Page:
What was the service history like? It sounds like the previous owner was never fussed about it or the car rarely saw a dealership. Has it had all the recalls done? (junction box cable, driver airbag, VANOS?).

Is there any tune or piggyback installed?
20L/100km is ridiculous. Mine averaged around 11.5. Still crap for a 3L motor.

You should also reset the adaptations after installing a new MAF sensor.

Last edited by juld0zer; 11-12-2019 at 07:15 AM..
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      12-02-2019, 09:15 PM   #3
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Update: flashed the DME with latest N55 software. It improved its behaviour when driving and idling but still has something (or things) wrong.

Got inpa to work but as there is only a German language version for n55 itís hard to use. Did a rough running test and it appeared all was within tolerances at idle (though I still canít find definitive info on what the figures mean and how the test should be performed - which makes diagnosis difficult).

Idle
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When I increased revs to ~3000rpm+ the thresholds were exceeded on cylinders 1, 3 and 4.
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I posted this over in the main N55 sub forum and the Oz FB page for advice as I am unsure what these values mean.

I swapped coils between cyl. 2 and 3 but it made no change to the values in inpa.

I am leaning towards the injectors being clapped out as the plugs and coils and basically new. No current fault codes.
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      12-02-2019, 09:25 PM   #4
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Quote:
Originally Posted by juld0zer View Post
Firstly - unless your pockets are deep, stop firing the parts cannon and invest in some diagnosis.

The idle issue with the AC on or coming to a halt is a well known issue and I am going to assume yours is a DCT as I've not heard of it affecting manual cars. edit: Missed the bit about putting it into park. The software update addresses this issue. There are several threads on the forum about this including one very detailed one which details one owner's battle.

What was the service history like? It sounds like the previous owner was never fussed about it or the car rarely saw a dealership. Has it had all the recalls done? (junction box cable, driver airbag, VANOS?).

Is there any tune or piggyback installed?
20L/100km is ridiculous. Mine averaged around 11.5. Still crap for a 3L motor.

You should also reset the adaptations after installing a new MAF sensor.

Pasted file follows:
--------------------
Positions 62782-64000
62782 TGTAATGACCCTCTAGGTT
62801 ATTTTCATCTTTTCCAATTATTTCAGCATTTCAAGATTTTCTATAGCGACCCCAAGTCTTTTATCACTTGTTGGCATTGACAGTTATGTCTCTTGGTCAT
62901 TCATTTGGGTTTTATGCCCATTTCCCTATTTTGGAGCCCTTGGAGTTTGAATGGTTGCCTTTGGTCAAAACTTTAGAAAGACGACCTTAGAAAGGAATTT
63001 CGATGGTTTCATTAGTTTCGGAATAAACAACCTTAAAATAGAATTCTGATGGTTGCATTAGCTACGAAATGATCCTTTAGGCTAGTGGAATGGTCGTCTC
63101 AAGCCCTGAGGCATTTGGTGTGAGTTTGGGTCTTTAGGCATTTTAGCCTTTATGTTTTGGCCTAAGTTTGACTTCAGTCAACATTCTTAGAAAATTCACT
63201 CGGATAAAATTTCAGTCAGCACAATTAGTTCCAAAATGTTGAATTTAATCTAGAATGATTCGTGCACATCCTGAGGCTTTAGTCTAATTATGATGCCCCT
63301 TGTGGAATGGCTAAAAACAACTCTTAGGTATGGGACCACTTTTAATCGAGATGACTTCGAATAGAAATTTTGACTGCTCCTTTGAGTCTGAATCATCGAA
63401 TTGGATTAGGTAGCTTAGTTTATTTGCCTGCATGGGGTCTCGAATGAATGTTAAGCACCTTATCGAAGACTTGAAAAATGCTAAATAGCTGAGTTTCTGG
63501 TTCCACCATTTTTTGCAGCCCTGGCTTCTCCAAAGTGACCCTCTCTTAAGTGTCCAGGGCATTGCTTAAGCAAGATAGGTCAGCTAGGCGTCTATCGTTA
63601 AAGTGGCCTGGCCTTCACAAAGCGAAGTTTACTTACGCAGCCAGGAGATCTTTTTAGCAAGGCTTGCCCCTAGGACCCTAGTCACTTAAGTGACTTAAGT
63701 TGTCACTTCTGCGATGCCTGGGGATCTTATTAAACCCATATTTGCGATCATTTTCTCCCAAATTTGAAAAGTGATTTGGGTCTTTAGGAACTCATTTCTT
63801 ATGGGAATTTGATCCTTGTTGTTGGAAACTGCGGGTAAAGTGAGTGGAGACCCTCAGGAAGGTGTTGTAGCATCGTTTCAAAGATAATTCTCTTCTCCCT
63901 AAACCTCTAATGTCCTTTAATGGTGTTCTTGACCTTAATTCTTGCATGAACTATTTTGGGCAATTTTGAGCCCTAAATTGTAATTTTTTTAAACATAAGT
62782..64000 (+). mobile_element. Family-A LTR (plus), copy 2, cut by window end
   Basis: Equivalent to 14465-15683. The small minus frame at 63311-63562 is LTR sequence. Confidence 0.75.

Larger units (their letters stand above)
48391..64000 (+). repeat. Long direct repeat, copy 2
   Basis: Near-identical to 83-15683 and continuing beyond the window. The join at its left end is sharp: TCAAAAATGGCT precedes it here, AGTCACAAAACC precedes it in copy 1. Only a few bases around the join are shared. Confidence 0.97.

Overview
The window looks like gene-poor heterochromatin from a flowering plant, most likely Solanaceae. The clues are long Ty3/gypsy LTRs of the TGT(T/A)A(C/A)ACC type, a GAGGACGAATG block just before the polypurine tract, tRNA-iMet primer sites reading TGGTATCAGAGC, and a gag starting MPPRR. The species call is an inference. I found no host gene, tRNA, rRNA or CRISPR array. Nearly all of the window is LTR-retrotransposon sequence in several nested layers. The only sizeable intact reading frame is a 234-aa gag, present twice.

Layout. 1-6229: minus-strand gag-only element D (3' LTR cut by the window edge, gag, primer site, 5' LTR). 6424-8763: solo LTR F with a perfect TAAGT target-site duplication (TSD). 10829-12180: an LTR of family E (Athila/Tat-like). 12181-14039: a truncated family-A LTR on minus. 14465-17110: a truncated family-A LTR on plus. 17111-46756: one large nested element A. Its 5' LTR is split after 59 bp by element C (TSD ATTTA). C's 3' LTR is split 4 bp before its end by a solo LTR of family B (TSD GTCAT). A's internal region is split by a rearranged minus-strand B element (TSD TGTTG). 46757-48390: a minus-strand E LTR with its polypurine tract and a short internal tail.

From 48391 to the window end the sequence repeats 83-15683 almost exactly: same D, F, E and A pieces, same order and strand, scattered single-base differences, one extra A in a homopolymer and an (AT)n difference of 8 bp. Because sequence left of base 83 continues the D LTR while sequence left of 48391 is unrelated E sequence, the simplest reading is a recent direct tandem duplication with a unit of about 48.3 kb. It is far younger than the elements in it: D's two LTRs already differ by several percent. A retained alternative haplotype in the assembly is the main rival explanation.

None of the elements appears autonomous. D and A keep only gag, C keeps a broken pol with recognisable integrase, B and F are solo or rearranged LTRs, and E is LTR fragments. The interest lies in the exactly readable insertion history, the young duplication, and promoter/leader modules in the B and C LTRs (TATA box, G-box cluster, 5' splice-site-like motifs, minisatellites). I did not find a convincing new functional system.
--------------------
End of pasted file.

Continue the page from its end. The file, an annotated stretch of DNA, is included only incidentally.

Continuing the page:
Thanks for your reply

All recall work was done prior to my purchasing of the car. It has been serviced by bmw dealers up to 40k km and then by a euro specialist in eastern suburbs of Sydney - however Iím sure they did the standard bmw service intervals.

No jb4 is attached and doubt previous owners had one installed (but can never be sure).

Without specific codes itís hard to properly diagnose what is happening. I think the dme is ignoring rough running as inpa testing appears to show that things arenít quite right.

I donít want to spend money if I donít need to but I think it is obviously a hardware problem.
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      12-03-2019, 02:29 AM   #5
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Ok, I’ve done some more research and discovered that I shouldn’t have used the throttle during the rough running test (not that there are instructions for this stuff - at least not easily accessible).

It measures idle performance and I’m (guessing) that cylinders 3 and 4 are the most efficient when given revs as they are right behind the throttle body.

Anyway, any result at idle that is beyond -.5 means the injector is toast and is leaking at idle. So from my previous screenshot I can see that cylinder 1 is in excess of this and must have its injector replaced.

That’s some progress anyway
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      12-03-2019, 07:11 AM   #6
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Nice work mate... diagnosis is always the hardest task
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      12-06-2019, 06:59 AM   #7
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If you have access to ISTA, try an adaptations reset. I don't recommend doing it in INPA because it can cause some cold start issues on some DMEs.

For the fuel pressure issue you need to monitor the target vs actual pressures at idle and under load. Keep in mind that unlike the N54, this motor has no LP fuel sensor so the rail pressure sensor has sufficient resolution to monitor the low pressure system also.

What other fault codes do you have?
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      12-06-2019, 09:03 AM   #8
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      12-06-2019, 04:38 PM   #9
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I've managed to do a bit of diagnosis work with logs and INPA functions.

Fuel pressure is never below 700 and isnt a problem at idle or at WOT. Boost is fine and WGDC is within spec.

Rough running analysis shows that all cylinders are way out of tolerances over a 10 second period when the engine is at operating temp, most dip between -2.0 to +2.0 but cylinder 4 went over 4.0. The DME cannot balance them. LTFT and STFT show that the DME is always pulling fuel but for some reason no CEL is being raised. O2 sensor voltage is always around 1.45v (2.0v is ideal) indicating the rich condition but still no code, which is worrying in itself.